We then move into one of the best sequences of corners anywhere in the world with the “s” turns. The corners move from left to right, rising up behind the pit complex – all the time with drivers fighting to get on full throttle as soon as possible. They then head over the top and drop down again looking for a late apex before riding up through Dunlop curve.
Drivers are then trying to take the corner flat, which it almost is throughout qualifying, although at the same time trying not to scrub their tyres and lose time. The next two corners the drivers are going to use a lot of the kerb, before having to drop down into the second of the two corners and accelerating through.
They then pass under the bridge on this brilliant race track before cruising through the kink and heading into hairpin. The will be looking for a late turn in for use of maximum acceleration throughout the corner.
The longest corner of the track awaits next and whilst it’s pretty easy in the dry, in the wet, which it often is at Suzuka, it can be very tricky in terms of how much power to put down. They then move into Spoon corner and run from kerb to kerb fighting to try and carry as much speed as possible through this.
The cars rise up the track again, heading over the crossover section. Interestingly, the bridge always creates a little ripple in the tarmac, which means that there is always a bump here for the drivers just to be aware of. They then hit 130 R a corner once feared by the drivers, but it has been improved of late in terms of the run off, allowing a little more speed to be carried through safely.
Next up is the famous chicane – the scene of when Prost and Senna came together and then straight into the final corner trying to find the best line, coming down the hill and across the start finish line.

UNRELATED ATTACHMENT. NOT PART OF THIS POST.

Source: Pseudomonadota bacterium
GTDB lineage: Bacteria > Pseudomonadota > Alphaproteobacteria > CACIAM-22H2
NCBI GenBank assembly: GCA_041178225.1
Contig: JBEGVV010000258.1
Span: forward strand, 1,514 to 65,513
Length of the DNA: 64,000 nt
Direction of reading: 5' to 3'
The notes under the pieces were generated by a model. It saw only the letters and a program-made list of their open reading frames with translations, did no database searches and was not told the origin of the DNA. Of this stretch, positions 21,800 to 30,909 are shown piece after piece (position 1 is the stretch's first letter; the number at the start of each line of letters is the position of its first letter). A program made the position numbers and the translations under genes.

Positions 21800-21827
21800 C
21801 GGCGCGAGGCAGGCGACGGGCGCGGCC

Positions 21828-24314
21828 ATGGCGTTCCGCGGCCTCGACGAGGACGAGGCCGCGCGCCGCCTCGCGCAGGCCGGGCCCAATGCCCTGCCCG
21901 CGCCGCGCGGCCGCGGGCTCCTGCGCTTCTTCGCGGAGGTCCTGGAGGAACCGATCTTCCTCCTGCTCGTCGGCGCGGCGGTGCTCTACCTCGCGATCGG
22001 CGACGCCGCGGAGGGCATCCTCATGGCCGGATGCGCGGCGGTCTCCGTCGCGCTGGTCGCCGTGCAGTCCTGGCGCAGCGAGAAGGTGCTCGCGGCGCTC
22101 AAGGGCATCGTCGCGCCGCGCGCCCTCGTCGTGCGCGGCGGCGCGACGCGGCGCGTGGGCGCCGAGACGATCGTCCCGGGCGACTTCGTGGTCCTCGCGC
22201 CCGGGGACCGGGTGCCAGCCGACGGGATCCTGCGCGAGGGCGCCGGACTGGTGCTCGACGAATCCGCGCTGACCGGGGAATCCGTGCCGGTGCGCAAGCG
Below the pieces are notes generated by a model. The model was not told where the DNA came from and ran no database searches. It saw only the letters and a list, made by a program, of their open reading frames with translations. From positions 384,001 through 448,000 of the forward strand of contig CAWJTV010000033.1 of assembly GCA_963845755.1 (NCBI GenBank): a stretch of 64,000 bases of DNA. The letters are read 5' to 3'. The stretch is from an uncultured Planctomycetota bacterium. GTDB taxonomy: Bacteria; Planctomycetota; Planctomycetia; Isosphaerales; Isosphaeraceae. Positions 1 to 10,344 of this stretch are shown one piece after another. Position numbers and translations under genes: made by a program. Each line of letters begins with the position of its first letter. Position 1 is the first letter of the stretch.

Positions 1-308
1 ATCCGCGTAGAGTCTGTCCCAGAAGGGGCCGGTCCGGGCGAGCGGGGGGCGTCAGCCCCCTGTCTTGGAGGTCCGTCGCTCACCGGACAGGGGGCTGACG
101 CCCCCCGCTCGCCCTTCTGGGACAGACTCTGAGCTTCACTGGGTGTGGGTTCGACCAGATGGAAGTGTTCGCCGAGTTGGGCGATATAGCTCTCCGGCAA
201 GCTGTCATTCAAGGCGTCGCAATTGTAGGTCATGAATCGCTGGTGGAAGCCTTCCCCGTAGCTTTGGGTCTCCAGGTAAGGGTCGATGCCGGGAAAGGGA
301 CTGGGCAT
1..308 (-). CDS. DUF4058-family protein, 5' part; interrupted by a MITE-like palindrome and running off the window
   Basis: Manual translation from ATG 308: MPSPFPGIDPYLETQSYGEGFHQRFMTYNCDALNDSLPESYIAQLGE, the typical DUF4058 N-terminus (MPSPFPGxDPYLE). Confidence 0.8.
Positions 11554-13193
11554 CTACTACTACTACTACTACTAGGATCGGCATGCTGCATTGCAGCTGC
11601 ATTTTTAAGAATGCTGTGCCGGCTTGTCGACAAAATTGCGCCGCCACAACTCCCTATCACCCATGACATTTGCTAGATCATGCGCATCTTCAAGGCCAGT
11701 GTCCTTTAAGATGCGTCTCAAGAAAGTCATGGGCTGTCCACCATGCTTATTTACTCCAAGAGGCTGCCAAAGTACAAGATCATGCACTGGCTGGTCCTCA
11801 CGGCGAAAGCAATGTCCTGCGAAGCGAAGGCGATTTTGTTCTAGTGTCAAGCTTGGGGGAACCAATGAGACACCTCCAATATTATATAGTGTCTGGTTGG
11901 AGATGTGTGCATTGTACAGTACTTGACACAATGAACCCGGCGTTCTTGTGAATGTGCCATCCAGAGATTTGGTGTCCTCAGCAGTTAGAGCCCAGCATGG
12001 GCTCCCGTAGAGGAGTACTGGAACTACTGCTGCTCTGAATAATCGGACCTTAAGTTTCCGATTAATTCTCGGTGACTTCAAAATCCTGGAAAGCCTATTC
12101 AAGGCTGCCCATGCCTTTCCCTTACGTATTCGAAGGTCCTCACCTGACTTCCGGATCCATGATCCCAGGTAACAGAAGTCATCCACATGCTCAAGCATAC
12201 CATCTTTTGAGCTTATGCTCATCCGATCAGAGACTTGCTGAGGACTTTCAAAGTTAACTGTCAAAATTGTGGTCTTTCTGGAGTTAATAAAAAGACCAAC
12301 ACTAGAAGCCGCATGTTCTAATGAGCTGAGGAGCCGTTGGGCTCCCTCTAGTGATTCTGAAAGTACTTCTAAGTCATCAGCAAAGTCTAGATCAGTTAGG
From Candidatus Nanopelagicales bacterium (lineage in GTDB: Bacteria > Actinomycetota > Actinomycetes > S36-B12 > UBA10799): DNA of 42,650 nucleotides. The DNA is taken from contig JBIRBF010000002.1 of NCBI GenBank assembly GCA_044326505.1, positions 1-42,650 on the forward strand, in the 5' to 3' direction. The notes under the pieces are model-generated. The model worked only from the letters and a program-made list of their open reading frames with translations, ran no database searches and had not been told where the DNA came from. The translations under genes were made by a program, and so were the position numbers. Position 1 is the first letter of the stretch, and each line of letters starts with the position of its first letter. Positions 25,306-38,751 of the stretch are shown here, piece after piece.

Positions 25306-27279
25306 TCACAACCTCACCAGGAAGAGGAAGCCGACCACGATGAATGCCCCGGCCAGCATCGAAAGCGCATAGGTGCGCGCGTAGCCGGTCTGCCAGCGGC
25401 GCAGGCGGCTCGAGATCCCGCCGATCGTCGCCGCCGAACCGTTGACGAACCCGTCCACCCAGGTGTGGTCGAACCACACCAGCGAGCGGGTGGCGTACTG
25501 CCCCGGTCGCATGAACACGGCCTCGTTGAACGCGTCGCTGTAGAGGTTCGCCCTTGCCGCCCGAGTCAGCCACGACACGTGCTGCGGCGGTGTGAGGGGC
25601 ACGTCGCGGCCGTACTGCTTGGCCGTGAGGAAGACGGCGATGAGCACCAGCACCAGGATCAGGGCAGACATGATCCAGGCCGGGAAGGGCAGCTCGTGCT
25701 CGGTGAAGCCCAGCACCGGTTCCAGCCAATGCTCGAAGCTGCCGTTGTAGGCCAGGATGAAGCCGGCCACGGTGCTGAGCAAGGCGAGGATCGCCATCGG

The first formula 1 race was held in 1976. At the time, Suzuka was already a highly established track for motor racing, hosting several Japanese Grand Prix’s, albeit non-championship races. Since then, the track has been modified four times in total. The first came in 1983 when a chicane was added to the last curve to slow cars down through the pit straight. A host of crash barriers and run off areas were also added to increase safety.
The next change came about in 2002 when the chicane was lightly modified, and the 130 R corner was also made a little safer. A year later, 130R was tweaked again, increasing run off area even further and general improvements to safety were made as a result of the death of Daikro Kato in 2003.
1988 – PROST V SENNA
Alain Prost and Ayrton Senna went head to head in 1988 for the world title. The pair were widely considered to be the best two races on the planet at the time and the pair qualified in first (Senna) and second respectively to set up the race perfectly.
Dramatically, Senna had stalled on the grid at the start of the race, giving Prost an early lead. He dropped to 14th place but quickly made a charge through the field. By lap 14, the rain started to come, which benefitted Senna. Prost’s gearbox was playing up and by this time and Senna was right behind him. Prost had been held up in back markers for much of the race, which Senna pounced on.
Senna went on to win the dramatic race by 13 seconds, running slick tyres in the wet for much of the race. He then went on to win the Drivers World championship by just 3 points over Prost, which was also the points difference for that race.